Whether traveling to work or school or taking a relaxing stroll, walking is a free and healthy activity and means of transportation. However, pedestrians are at an increased risk of injury or death from traffic crashes. In 2010, 4,200 pedestrians were killed and another 70,000 were injured in traffic deaths, according to the National Highway Traffic Safety Administration.
Children are especially vulnerable because of their small size, inability to judge speeds and distances, and lack of experience with traffic rules. Safekids.org reports that pedestrian injuries are the second leading cause of death for children between the ages of 5 and 14. In fact, one in four children (under the age of 14) killed in traffic crashes are pedestrians, according to the Centers for Disease Control and Prevention.
Pedestrian fatalities can easily be prevented with the cooperation of both drivers and pedestrians. And now that the school year has officially begun, practicing pedestrian safety is more important than ever, as many children and teens walk to and from school every day.
Whenever you travel by foot, follow these tips to make sure your trip is safe:
- Walk on the sidewalk when possible (if you must walk in the street, walk facing traffic and as far from traffic as possible)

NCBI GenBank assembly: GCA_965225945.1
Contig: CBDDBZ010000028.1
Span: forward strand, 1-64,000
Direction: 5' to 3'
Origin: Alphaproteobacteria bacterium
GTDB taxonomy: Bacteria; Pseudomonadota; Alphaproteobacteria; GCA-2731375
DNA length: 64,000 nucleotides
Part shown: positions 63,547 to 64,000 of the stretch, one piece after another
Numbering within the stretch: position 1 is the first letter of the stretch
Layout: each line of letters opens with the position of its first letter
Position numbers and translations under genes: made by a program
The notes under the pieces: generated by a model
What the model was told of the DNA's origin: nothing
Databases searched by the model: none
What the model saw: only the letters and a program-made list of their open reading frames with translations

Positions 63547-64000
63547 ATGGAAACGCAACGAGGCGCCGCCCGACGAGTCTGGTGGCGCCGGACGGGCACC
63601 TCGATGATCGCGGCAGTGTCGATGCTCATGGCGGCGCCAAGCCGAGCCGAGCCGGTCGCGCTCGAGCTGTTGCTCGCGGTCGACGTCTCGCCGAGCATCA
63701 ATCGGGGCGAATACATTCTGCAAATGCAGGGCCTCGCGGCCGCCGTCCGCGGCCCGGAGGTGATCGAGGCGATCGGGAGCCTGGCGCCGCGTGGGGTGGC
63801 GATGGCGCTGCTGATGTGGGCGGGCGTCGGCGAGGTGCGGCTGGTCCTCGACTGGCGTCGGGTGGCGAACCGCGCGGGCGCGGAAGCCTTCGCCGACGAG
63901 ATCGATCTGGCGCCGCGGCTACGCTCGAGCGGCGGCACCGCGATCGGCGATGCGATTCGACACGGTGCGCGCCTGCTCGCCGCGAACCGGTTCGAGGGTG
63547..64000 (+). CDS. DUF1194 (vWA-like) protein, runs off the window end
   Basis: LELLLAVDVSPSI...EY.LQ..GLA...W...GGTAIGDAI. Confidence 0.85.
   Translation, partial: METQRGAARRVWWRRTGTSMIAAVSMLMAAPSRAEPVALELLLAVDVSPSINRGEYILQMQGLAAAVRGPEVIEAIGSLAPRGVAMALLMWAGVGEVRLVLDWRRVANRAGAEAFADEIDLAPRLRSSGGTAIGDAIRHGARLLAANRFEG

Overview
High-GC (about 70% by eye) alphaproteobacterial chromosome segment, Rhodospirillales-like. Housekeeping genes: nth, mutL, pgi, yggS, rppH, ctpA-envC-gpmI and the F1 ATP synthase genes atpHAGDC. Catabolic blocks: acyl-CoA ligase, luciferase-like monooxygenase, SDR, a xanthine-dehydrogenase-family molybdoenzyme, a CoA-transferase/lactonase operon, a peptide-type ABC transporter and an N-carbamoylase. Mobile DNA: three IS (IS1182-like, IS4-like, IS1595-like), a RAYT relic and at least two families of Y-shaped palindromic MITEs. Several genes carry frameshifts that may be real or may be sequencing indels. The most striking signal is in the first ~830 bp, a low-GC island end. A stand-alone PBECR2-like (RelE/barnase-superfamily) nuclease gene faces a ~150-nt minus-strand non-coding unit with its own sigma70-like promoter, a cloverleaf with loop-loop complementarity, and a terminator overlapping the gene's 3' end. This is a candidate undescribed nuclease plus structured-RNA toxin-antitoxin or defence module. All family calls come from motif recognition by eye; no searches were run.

- Stay alert and avoid electronic devices that distract you from seeing and hearing traffic
- Cross the street at designated crosswalks and intersections
- Follow pedestrian traffic signals at intersections and watch out for drivers who may not yield to pedestrians
- Make eye contact with drivers as they approach you to make sure you are seen
- Watch out for cars entering or exiting driveways or backing up in parking lots
- Increase your visibility at night, such as by wearing reflective clothing
Pedestrian safety is a responsibility shared by both pedestrians and drivers. Drivers can do their part to make sure pedestrians are kept safe by following these tips:
- Look out for pedestrians at all times
- Use extra caution when driving at nighttime or in other hard-to-see conditions
- Slow down and be prepared to stop when turning or approaching a crosswalk
- Yield to pedestrians with right-of-way at intersections and in crosswalks, stopping far back enough to allow other vehicles to see the crossing pedestrians
- Don’t pass vehicles stopped at a crosswalk, as pedestrians might be crossing
- Follow traffic laws and speed limits, especially in school zones, neighborhoods where children are present, and anywhere pedestrians are present
- Be cautious when backing out of a parking spot or driveway
- Avoid distractions and never drink and drive
For special safety tips for children and teens, visit Safekids.org.